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Snort survives first vulnerability

Snort, the immensely popular open-source intrusion-detection system, is no longer confined to cult status. Since going commercial in 2001 with the formation of Columbia, Md.-based Sourcefire Inc., Snort has extended its reach into enterprises and deep into the federal government. Lauded for its stability, Sourcefire had its first million-dollar quarter in the fourth quarter of 2002, has grown revenues 1,000% since 2001, and has more than doubled its staff since early 2002.

Late in February, however, Snort had its first hiccup. A serious vulnerability was discovered by rival Internet Security Systems Inc. in Snort's remote procedure call (RPC) normalization preprocessor, which is used in the Sourcefire Network Sensor product line. The buffer overflow vulnerability could allow an attacker to create a denial-of-service condition or execute code by crafting specific RPC packets and sending them over a segment of a network that is monitored by a vulnerable Sourcefire sensor.

Sourcefire CEO Wayne Jackson provides with the details on how Sourcefire and ISS joined forces, along with the FBI's National Infrastructure Protection Center (NIPC), to mitigate the flaw, patch sensitive government systems and issue a patch to users before details had the chance to fall into the wrong hands.

Is this the first reported vulnerability in Snort? This is only vulnerability in Snort ever that I'm aware of....

Hackers and the technology they use to exploit vulnerabilities are so sophisticated, it was nearly inevitable.

We're not thrilled about it. We are re-doubling our efforts to secure our code base. We are dedicating internal resources and bringing in external resources to go through our code to make sure there are no others. Was the vulnerability discovered in the open-source or commercial version of Snort?
The vulnerability was discovered in the open-source version of Snort. That part of the code, however, is used in both the open source and commercial. How severe is an RPC normalization preprocessor buffer overflow?
This is as severe as a vulnerability gets. Properly crafted, one could take over the machine by taking advantage of a buffer overflow. An attacker could write their own instructions onto a device. It's easy to mitigate and exploit. Can you take us through the first few days after Sourcefire learned of the vulnerability?
We learned about it the evening of Feb. 20. Internet Security Systems discovered it. They recognized how pervasive Snort is and it led them to take a back seat to us in addressing the vulnerability and releasing the information to the public. We worked together to form a disclosure strategy. We put the elements together to mitigate the vulnerability, including the patch, so that at the start of business on Monday March 3, we were ready with everything needed to remediate.

Snort is used heavily in the (U.S.) government. We concluded that we should include NIPC in the initial disclosure and let them guide us on the disclosure strategy (on Feb. 27). They used the subsequent week to mitigate and patch anything. Last Monday (March 3), we made the disclosure to our customers and the public. The Snort community is a loyal following. What has the community's reaction been to the first vulnerability?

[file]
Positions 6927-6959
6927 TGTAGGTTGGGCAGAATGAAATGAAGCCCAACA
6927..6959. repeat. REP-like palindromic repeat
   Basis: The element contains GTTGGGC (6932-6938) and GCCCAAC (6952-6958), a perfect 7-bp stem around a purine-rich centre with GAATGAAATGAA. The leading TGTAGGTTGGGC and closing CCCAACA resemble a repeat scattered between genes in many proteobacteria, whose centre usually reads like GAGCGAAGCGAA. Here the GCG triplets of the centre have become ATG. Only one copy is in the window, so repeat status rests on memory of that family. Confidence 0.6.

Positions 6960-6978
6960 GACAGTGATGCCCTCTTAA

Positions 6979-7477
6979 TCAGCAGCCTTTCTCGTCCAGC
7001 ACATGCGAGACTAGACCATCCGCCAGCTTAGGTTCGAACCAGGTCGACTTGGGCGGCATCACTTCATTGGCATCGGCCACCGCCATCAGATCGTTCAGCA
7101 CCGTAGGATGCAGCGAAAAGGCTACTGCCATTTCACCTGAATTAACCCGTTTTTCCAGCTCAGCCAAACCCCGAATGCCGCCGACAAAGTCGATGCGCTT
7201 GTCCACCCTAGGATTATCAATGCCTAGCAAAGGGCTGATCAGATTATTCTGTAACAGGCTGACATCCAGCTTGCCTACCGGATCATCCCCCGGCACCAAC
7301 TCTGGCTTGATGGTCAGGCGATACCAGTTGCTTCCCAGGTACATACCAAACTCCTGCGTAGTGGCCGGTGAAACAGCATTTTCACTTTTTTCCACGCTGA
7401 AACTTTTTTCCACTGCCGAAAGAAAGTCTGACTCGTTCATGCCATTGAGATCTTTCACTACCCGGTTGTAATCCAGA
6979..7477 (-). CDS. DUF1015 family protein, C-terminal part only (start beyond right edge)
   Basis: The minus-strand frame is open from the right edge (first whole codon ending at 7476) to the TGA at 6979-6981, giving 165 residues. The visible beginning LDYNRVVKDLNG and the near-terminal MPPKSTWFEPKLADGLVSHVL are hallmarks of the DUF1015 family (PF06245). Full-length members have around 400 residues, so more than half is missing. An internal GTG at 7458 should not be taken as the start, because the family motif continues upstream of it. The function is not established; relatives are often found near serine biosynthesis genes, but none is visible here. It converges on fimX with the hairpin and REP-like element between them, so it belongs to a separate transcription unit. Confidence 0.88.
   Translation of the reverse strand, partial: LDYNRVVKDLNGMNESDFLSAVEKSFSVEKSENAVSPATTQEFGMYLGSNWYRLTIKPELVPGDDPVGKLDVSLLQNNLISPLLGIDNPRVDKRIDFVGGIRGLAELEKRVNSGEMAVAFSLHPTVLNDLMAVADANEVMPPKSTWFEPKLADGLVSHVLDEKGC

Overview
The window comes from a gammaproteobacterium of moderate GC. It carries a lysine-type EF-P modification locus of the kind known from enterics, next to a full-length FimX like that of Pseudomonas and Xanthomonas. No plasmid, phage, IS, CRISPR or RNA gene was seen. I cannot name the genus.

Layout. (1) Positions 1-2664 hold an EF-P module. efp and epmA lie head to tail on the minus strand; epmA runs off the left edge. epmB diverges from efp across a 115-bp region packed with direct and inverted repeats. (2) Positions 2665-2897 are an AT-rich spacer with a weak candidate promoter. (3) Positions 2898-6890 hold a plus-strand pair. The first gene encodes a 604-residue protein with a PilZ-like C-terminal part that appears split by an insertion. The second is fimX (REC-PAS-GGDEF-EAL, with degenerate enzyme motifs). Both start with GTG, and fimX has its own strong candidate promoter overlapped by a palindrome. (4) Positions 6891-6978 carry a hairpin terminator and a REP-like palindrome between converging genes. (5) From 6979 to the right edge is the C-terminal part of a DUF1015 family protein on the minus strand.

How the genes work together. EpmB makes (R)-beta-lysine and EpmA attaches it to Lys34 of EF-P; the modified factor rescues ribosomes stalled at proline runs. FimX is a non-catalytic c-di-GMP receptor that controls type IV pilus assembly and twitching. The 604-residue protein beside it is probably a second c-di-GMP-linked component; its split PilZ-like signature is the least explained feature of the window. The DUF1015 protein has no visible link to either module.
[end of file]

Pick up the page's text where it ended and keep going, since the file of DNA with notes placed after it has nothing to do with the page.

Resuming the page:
I've heard few complaints. The ones that I have heard are mainly from those who are upset that we did not let everyone know at the same time. I don't think, however, that would have been appropriate or prudent. People were surprised how prepared for this we were. With NIPC's involvement, you got a firsthand look at how the Department of Homeland Security handles vulnerabilities and the sharing and dissemination of information. What's your first impression of that process?
I was quite impressed to tell the truth. Everyone understood the potential ramifications of an exploit. I was impressed how quickly and thoroughly it was remediated within the government. Snort is very pervasive in government. It's found in some of the country's most sensitive systems and networks. The vulnerability was both mitigated and software was patched within the government without leaking information to the public. It was important given the sensitive nature of the information to keep it secure and given the risk that word would leak and hackers would get it first and launch an attack was.

This kind of vulnerability, if not dealt with in the proper way, could represent a worst-case scenario. This was blueprint for how these things could be dealt with in the future. There was generous corporate support. Thoughtful people prepared the mitigation strategy and the fixes were rolled out in a thoughtful way in a classified context within the government. It worked as well as I can imagine. Were you hesitant about the initial reports considering one of your biggest rivals in the IDS space discovered the vulnerability?
It occurred to us that ISS could use this to market benefit, partly because they are a public company. There was a lot at stake here and some one at ISS understood how crucial this could be for critical systems and infrastructure in the U.S. My compliments to them.

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This process speaks well for the open-source community and the full-disclosure movement?
It speaks to the mindset of the open-source community as opposed to the closed-source. Their strategy is to hide vulnerabilities and prevent exploits that way. We believe in exposing serious vulnerabilities for the community to deal with and in the end we have secure products.

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